The growth of humanist and other secular social organizations is beginning to offer a viable alternative to churches. I know that many people – especially but not exclusively younger folks – are looking for a way to connect with people to explore the deeper things in life, and yet do not feel that religious beliefs resonate with them.

And while religious groups are, currently, better at organizing the social side of things, non-religious groups are catching up at a delightful pace. There are two families we have become particularly close to in recent years – one while we lived in Boston and one more recently in Edmonton. We met the family in Boston at a Unitarian church. While this is (obviously) a church, it is philosophically closer to humanism than to traditional religion. The other family we met through a humanist meetup group here in Alberta.

We don’t currently attend regular humanist meetings, but we have the resources at our fingertips to reach out when we want to find like-minded people interested in the same self-examination and reflection, interested in focussing on what really matters. Odds are, you do to: have a look around. Join a Meetup group (or start your own). Participate in online communities. Visit a Unitarian Universalist church if you have one nearby, and chat with people after the service.

I should note that we have also made friends with Christian families, Muslim families, and individuals whose religious affiliation we have simply never bothered to ask. Ultimately, most people are interested in being good people, and I would hate to limit my social circle to only people who are philosophically similar to me. What a terrible example that would set for my kids in an age where global cooperation and fraternity are the keys to a peaceful, productive future.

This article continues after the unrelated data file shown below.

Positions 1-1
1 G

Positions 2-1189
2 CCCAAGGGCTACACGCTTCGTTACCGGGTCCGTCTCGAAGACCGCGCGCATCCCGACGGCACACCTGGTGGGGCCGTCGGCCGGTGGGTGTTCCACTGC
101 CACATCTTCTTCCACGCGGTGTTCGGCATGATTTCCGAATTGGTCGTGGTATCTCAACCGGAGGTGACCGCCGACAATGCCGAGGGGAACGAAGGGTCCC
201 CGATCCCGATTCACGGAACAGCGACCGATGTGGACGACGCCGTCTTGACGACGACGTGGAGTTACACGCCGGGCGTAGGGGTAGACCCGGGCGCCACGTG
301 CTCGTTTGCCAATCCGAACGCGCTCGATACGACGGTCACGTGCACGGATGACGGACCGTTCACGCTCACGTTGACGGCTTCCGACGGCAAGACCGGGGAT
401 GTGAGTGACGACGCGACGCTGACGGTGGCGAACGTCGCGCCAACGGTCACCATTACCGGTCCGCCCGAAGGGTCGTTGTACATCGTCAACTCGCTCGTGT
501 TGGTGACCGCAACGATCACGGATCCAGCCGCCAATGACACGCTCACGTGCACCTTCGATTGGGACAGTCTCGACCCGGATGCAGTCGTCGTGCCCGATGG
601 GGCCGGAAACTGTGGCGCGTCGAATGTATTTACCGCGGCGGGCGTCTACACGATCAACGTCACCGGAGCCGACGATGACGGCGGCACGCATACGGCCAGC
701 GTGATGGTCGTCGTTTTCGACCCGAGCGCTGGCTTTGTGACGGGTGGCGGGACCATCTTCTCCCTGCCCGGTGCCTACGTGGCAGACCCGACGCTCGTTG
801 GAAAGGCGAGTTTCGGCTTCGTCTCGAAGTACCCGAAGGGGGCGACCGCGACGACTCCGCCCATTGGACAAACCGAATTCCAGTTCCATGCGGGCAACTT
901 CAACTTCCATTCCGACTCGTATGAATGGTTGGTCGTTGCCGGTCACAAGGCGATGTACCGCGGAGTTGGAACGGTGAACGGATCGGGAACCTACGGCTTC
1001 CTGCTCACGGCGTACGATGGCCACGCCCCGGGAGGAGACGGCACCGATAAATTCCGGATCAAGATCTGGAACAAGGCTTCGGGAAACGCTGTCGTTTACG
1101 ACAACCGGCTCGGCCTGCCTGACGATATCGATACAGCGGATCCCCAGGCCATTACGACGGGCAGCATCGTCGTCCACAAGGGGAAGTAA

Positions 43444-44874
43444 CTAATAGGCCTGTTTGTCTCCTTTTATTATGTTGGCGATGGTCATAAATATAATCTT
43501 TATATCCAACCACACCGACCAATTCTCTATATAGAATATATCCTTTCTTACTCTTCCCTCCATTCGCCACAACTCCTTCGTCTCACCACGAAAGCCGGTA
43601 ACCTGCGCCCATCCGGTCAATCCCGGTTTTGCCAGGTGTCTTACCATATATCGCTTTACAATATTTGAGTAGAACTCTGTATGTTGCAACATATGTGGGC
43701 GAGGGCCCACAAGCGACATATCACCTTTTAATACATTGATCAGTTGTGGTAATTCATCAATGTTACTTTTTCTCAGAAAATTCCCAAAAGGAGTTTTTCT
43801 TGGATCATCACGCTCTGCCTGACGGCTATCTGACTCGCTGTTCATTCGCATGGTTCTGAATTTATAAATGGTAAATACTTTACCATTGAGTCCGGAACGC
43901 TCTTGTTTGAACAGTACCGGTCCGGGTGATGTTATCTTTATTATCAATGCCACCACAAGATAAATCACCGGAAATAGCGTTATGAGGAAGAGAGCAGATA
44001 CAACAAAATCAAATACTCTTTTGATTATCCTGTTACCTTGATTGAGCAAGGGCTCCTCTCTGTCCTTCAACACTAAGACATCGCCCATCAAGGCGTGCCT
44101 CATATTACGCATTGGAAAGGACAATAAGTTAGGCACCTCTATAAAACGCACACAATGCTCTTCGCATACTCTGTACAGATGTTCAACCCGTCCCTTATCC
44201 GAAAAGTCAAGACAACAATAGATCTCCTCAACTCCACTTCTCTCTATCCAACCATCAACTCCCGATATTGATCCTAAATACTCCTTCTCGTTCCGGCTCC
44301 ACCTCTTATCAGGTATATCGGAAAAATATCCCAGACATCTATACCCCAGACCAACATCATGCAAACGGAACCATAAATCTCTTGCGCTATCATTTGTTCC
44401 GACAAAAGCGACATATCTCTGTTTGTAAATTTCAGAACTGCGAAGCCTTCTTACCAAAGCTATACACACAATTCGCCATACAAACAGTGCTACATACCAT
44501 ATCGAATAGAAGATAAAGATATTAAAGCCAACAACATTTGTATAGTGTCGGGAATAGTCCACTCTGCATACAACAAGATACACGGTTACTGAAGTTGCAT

Anyway, I thought I’d put that out there. If you are non-religious and seeking a community that will help you explore what is important to you, you have options.

If you are religious and seeking a community … well, you’ve always had options, but you too are welcome at most humanist and non-religious social groups, if you would like to try something different.

And of course, religious or not, odds are you know people who are not religious. If you are able and willing to be open about your beliefs, you might be surprised at who around you is non-religious.